The US Department of Defence is aware that some of the country's "adversaries" are seeking to use the current economic situation created by the coronavirus pandemic to acquire some US defence companies, the Pentagon's top acquisition official, Ellen Lord, has said.
"What I am concerned about is nefarious [merger and acquisition] practices. We’ve talked a lot with other nations, particularly in Europe, and we’ve seen a lot of shell companies coming in where the beneficial owner ends up being one of our adversaries. I’m particularly concerned about that", Lord said.
According to the official, the Pentagon is working in concert with Congress to work out ways to prevent such acquisitions as some defence companies are seeking sales or mergers as a way out of economic difficulties. Lord noted that the government is working on introducing "statutory tools to intervene" in situations like this.
Currently, companies that are experiencing financial trouble due to the pandemic have the opportunity to apply for government aid, but so far fewer than 20 defence companies have done so. The lack of interest can be explained by the side obligations that the government aid comes attached with, Ellen Lord explained.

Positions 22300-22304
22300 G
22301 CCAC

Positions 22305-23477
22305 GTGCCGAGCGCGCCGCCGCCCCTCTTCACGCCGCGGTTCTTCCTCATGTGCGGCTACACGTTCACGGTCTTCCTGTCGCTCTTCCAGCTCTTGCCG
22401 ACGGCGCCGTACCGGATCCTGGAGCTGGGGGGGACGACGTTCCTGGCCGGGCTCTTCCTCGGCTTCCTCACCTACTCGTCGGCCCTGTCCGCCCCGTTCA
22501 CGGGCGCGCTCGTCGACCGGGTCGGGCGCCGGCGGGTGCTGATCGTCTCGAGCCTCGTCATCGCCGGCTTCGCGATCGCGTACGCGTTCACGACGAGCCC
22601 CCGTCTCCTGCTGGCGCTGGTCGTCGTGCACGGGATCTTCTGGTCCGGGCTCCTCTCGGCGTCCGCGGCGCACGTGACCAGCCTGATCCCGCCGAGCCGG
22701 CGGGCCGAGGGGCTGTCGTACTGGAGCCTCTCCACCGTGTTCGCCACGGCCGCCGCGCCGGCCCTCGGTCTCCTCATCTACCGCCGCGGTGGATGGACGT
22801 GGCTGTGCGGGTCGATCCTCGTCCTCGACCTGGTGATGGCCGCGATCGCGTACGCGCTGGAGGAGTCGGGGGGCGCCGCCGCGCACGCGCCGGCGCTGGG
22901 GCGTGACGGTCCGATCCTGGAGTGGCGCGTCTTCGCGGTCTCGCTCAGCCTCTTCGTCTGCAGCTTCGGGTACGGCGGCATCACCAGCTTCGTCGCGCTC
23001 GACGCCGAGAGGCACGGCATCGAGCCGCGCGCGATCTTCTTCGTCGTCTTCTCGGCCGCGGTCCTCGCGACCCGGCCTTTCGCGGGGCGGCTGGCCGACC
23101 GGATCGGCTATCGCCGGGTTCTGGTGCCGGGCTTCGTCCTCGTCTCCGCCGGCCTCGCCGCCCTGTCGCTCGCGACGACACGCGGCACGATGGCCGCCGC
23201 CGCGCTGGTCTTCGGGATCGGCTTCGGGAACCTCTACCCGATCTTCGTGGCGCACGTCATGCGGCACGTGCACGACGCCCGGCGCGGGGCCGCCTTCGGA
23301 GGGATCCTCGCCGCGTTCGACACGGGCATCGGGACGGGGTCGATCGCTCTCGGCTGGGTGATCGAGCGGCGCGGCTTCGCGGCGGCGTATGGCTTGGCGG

"The challenge is that this $17 billion dollars worth of loans comes with some fairly invasive, kind of, riders on it. For public companies it may not be as interesting as for private companies, so that’s one of the differentiators I’m seeing", the official said.
Ellen Lord stressed that in an economic situation like this, it's important that big, prime contractors who receive money upfront from the government are pushing this money down to their subcontractors instead of withholding it.
"I believe that the major primes are flowing down but I always like to trust, yet verify. I encourage all of those companies to be as transparent and forthcoming as they can be because we have a responsibility to […] the mid-tiers and the small companies to make sure that actions we take at the prime level do go down all the way through the chain", the Pentagon official said.
Most American "prime" defence contractors, including Lockheed Martin, BAE Systems, General Dynamics, and Northrop Grumman, have already announced plans to push around $856 million in early payments down to their respective subcontractors, which might just save them from bankruptcy or from resorting to sales or mergers.